The establishment survey for August showed payroll employment higher in all eight metro areas covering parts of Arkansas. The household survey, on the other hand, showed higher unemployment for six of the eight.
First, the payroll data: Statewide nonfarm payroll employment rose by 1.2% in August, outpacing U.S. growth of 1.0%. Among Arkansas metro areas, all experienced an expansion of employment but only Texarkana matched the statewide growth rate. Employment in Hot Springs and Fort Smith roughly matched the U.S. growth rate, while each of the other metro areas lagged behind. The implication is that employment in non-metropolitan areas contributed to the statewide growth rate.
The monthly employment increases represented continuing recovery from the pandemic recession, but employment in most areas of the state continue to be lower than year-ago levels. The exception is Jonesboro, where employment was 0.3% above August 2019. Outside Jonesboro, year-over-year growth rates ranged from -5.9% in Memphis to -1.5% in Texarkana. Looking more directly at the short-term fluctuations surrounding the February-to-April employment downturn, all eight metro areas have rebounded considerably, but all eight continue to show net employment declines since February.
The statewide employment report had shown an increase in the Arkansas unemployment rate in August. The metro area report shows that unemployment in six of the state’s eight metro areas also ticked higher. The exceptions were Fort Smith and Texarkana, each of which declined from July to August.
As with the payroll data, the unemployment statistics seem to suggest that non-metro parts of the state showed relative improvement in August. As documented in the county map below, unemployment rates declined in 62 of Arkansas’ 75 counties, were unchanged in 3, and increased in only 10 counties across the state. Counties that showed increases included Garland, Jefferson, Lincoln, Madison, Pulaski, and Washington — each of which is part of a metropolitan area.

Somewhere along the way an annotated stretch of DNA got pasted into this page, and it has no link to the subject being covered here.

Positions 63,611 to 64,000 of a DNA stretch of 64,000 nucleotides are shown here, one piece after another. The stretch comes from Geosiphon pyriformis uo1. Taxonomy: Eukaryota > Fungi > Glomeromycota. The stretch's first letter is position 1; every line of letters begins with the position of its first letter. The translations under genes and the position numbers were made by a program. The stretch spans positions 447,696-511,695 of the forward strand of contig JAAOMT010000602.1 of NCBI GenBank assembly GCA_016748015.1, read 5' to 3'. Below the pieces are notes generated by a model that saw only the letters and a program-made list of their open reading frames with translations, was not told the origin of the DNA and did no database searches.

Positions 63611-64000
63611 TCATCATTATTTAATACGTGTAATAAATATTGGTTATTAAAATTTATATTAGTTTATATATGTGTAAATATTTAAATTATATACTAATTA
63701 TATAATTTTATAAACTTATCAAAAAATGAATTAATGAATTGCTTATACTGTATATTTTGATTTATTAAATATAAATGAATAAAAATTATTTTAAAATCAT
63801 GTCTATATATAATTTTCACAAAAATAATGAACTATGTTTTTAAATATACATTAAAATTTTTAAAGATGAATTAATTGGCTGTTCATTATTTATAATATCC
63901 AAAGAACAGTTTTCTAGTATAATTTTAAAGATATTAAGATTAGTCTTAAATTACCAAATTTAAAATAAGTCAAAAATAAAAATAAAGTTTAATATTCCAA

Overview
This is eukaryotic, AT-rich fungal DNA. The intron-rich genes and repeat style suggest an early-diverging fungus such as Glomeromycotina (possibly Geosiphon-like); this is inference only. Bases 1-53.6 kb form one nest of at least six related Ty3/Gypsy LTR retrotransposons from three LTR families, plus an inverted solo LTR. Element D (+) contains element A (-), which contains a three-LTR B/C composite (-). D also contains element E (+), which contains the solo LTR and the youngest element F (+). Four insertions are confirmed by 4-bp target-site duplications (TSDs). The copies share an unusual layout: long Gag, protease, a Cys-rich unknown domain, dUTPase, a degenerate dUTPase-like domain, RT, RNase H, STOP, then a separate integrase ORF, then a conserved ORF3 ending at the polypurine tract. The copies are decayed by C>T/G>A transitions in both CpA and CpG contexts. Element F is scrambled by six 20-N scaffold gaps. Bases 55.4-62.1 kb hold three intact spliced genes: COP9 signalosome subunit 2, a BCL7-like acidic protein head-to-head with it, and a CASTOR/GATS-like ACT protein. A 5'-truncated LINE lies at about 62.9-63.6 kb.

The data are subject to revision, but the information for August suggests that Arkansas metro areas are recovering slowly, but are still being held back by the limited resurgence of service sector employment. Nonmetropolitan areas, being less dependent on service-providing industries, appear to be experiencing somewhat more robust recoveries — at least in some parts of the state.
The Arkansas Delta region seems to be an exception. The map below shows the cumulative changes in unemployment by county from February through April. In addition to the metropolitan counties that show the largest sustained increases, counties in the eastern and southern areas of the state show relatively large increases in unemployment as well. The unemployment rate in Mississippi County is up 4.8 percentage points, Lafayette County is up 4.0, Union and Desha Counties both up 3.9, and St. Francis and Chicot Counties are both up 3.8 percentage points.